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I showed the IRS examiner the court documents where it clearly indicated what the payments were and the amount. I said my ex had already paid the federal tax on the money. They said he didn't pay tax on it beccause he claimed it as alimony! I showed her in the court papers where it specifically said that I was denied alimony and child support.

One thing you need to keep in mind is that tax law and family relations law don't necessarily define things the same way. Tax law looks to how property transfers are structured rather than simply relying on what the settlement calls them. More than one ex who didn't have good tax advice in the settlement negotiations (not saying that's you) has been burned by this. It could be that the way these payments were structured makes them alimony under tax law. I don't have enough information to offer an opinion, and this isn't an area I know a lot about anyway.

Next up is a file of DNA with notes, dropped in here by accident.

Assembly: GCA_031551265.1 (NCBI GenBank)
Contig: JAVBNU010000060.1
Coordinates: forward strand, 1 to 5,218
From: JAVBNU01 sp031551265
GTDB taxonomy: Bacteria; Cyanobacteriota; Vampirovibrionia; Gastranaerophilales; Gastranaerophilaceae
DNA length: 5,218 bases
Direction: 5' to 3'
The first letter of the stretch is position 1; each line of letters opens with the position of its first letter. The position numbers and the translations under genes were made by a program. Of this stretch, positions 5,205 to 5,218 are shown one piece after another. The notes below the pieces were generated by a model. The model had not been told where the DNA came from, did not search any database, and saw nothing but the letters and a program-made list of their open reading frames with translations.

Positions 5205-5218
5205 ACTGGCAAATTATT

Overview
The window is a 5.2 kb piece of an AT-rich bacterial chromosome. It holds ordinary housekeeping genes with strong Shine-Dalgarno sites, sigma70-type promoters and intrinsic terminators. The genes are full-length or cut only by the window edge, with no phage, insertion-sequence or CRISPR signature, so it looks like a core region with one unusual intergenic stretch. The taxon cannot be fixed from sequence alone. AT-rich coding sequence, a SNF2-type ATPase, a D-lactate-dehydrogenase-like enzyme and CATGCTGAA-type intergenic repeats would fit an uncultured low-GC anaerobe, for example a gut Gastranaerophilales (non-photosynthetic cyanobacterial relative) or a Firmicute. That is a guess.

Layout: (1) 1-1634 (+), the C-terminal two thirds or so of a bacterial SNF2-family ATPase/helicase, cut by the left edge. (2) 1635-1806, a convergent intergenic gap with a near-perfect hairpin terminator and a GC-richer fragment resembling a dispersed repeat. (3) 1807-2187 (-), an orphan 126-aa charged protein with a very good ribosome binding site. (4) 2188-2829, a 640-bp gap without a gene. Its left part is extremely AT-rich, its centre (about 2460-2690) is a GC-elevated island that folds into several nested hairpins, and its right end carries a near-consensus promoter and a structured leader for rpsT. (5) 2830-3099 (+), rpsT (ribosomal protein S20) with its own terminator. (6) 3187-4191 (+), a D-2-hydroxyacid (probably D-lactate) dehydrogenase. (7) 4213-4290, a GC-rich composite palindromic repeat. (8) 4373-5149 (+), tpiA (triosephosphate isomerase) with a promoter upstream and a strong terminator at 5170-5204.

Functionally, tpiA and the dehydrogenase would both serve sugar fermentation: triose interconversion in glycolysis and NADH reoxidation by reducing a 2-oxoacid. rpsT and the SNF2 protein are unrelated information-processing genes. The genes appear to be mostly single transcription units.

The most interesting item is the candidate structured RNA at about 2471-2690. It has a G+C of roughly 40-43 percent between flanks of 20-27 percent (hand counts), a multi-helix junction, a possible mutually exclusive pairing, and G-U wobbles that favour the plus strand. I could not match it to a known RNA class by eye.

None of this has held any water with the IRS, even after my CPA and my divorce attorney got involved. They have advised me to pay the tax because it will be a costly long shot to appeal, which I will probably lose. Back taxes and interest are $2,500.

One option you have is "small claims" Tax Court. You can do it yourself, the fees are small, if any, and you might get a sympathetic judge if you're not totally off base. Details of how to go about it will be in the official notices you get if you don't reach agreement on the audit.

Before taking that route, I would have another talk with your CPA--or an expert in the tax aspects of divorce--about whether these payments did constitute alimony as defined by tax law.

Phil Marti
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